Never Put Rocks in Your Mouth

Never Put Rocks in Your Mouth

From Chicken Soup for the Preteen Soul

Never Put Rocks in Your Mouth

When I was in the sixth grade, my teacher asked our class the question, “What does ‘doing the right thing’ mean to you?” She asked us to think about that question over the weekend, and to talk to our parents or anyone else we thought might have a good answer. By Monday, we were to turn in an essay on what “doing the right thing” meant, and be prepared to live up to our answers.

The entire weekend, I wracked my brain trying to come up with something that would impress my teacher and be easy to live by. I talked to my parents, called my grandmother and asked my next-door neighbor. I even asked the mailman! Everyone had good answers, but I didn’t feel like I could live up to them.

By Sunday afternoon, I hadn’t written my essay. To make matters worse, my parents said we were going to my Aunt Cindy’s house. That usually meant that I would have to entertain my cousin Andrea while my parents visited after dinner. Andrea was four and a major pest.

Just as I predicted, my parents told me to play with Andrea while they visited. I turned on the television and found a Disney movie for Andrea, and then I sat down and started to write my essay. I still didn’t know what I was going to write about, but it was due the next morning and this was my last chance.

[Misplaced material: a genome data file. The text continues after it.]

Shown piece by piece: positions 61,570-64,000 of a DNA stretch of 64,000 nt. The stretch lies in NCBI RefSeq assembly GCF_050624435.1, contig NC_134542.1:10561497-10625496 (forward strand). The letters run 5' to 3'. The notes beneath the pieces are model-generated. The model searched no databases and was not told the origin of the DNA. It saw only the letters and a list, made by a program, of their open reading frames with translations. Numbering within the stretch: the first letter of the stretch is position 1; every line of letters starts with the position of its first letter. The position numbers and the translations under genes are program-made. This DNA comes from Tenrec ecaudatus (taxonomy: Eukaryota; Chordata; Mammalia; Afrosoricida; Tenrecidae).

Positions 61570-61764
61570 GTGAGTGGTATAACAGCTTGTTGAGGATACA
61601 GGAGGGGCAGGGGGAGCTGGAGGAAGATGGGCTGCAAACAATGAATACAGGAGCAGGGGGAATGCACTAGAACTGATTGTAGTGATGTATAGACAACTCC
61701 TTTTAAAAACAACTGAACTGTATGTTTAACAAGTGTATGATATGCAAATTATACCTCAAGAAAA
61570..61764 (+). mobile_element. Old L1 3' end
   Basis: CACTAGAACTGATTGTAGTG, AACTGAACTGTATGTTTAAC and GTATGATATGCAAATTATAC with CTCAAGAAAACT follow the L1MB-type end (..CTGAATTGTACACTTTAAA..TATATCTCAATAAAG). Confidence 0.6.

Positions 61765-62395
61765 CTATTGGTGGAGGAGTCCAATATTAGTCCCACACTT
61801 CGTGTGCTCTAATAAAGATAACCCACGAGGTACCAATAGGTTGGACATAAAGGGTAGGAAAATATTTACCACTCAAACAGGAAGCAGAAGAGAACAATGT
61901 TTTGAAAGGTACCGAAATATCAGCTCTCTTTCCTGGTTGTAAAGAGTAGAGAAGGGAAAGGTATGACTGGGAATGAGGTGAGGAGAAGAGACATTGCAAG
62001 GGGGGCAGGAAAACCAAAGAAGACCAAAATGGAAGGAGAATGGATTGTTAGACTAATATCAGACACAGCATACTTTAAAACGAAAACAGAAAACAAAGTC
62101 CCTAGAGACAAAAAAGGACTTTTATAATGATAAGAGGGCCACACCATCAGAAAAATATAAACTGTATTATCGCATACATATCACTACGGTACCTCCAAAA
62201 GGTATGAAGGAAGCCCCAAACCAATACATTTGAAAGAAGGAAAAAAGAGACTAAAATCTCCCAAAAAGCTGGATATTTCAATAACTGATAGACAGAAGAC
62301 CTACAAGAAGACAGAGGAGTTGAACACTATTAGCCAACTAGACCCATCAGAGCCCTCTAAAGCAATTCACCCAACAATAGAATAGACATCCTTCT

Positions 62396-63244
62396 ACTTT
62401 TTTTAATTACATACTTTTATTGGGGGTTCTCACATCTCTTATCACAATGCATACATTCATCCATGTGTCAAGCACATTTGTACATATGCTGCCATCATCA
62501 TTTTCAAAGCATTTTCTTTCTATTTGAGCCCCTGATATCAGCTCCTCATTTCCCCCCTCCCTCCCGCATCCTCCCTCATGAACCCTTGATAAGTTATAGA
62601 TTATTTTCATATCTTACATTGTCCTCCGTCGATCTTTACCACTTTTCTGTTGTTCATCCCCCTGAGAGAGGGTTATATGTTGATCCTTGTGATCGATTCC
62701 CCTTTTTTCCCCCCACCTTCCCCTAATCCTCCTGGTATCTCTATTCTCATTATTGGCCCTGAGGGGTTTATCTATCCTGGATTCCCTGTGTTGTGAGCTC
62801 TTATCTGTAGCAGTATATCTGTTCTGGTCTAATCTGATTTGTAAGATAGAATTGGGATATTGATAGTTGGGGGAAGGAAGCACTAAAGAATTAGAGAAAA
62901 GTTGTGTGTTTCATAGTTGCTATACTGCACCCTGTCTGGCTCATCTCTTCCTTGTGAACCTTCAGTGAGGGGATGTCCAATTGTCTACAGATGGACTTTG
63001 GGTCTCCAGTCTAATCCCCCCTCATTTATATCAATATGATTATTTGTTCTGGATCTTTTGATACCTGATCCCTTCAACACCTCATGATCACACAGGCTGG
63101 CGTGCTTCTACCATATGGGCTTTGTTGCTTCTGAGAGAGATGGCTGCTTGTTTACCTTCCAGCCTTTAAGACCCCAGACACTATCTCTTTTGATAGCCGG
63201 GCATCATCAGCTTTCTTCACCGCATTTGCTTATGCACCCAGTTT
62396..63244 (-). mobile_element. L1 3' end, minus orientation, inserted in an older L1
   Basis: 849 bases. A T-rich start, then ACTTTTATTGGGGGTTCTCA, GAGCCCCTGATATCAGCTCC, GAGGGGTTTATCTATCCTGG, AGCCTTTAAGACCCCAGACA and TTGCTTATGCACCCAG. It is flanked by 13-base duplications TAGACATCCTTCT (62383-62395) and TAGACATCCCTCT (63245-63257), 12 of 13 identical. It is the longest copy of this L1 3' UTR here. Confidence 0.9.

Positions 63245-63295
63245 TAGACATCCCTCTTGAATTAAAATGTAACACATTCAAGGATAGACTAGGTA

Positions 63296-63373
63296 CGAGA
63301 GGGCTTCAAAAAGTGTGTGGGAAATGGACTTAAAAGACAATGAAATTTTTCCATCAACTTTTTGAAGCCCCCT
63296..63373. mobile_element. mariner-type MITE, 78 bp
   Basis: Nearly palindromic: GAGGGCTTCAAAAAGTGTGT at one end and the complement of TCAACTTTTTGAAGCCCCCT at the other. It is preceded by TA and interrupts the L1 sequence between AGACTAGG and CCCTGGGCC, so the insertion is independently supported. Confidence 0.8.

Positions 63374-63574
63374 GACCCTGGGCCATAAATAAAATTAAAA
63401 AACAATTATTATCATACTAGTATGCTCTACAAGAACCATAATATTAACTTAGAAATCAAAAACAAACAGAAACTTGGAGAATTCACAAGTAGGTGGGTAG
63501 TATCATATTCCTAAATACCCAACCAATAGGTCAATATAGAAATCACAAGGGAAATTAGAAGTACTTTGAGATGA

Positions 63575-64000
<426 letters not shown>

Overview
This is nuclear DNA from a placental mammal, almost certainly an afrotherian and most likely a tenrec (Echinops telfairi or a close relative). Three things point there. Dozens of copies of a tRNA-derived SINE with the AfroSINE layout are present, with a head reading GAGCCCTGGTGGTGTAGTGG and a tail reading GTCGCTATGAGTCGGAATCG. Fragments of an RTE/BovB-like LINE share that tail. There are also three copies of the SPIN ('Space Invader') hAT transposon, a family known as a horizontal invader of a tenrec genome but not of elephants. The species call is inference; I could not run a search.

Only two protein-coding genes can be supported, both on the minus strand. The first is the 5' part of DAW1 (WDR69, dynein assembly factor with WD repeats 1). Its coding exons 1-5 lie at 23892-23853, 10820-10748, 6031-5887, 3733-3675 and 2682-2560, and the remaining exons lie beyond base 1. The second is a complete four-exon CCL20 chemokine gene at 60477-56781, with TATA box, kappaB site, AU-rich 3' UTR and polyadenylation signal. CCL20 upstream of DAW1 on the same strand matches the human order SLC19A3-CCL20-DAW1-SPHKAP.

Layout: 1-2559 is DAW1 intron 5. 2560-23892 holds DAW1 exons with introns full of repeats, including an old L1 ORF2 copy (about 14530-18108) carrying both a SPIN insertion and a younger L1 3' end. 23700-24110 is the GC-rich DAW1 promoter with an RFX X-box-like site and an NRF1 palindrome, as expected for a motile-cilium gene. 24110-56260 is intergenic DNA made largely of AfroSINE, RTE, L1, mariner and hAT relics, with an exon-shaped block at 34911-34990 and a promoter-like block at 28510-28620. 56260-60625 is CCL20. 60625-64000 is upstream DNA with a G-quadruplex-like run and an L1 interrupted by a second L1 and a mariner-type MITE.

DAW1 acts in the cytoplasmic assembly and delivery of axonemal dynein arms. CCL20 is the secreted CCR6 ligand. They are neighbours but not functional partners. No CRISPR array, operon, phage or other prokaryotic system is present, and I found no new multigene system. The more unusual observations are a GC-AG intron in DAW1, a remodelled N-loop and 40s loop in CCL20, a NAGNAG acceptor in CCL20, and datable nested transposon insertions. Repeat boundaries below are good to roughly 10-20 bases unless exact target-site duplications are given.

Soon I felt a pair of eyes on me. It was Andrea.

“What are you doing?” she asked.

“I have to write an essay about what doing the right thing means to me.”

Andrea laughed. “That’s easy,” she said.

“Okay,” I said, thinking, What could this smart aleck four-year-old possibly know that all of the adults who I had asked hadn’t already come up with?

“Tell me the answer,” I said smugly.

Andrea cleared her throat and stood up.

“Doing the right thing means being nice to your family and friends. Doing what your mommy says. Never lie. Eat lots of fruits and vegetables. Don’t eat dog food. Take a bath when you’re dirty and wash your own private parts. Don’t watch icky movies with kissing and stuff. Don’t waste water and electricity. Don’t scare the cat. Don’t ever run away. And never, never put rocks in your mouth.”

I stared with astonishment at my little cousin. Then I jumped up, grabbed Andrea and gave her the biggest hug I could. Not only had Andrea answered a very tough question for me, I could easily live by all of her rules. All I had to do was be nice, not lie, keep myself clean and healthy, not scare cats, and never, never put rocks in my mouth. Piece of cake. So when I wrote my essay, I included the story about Andrea and how she had answered my question.

Two weeks later, my teacher returned everyone’s essays. I received an A+ along with a little note my teacher had written at the top: “Always do the right thing—and give Andrea an A+, too!”

Shirley Barone Craddock

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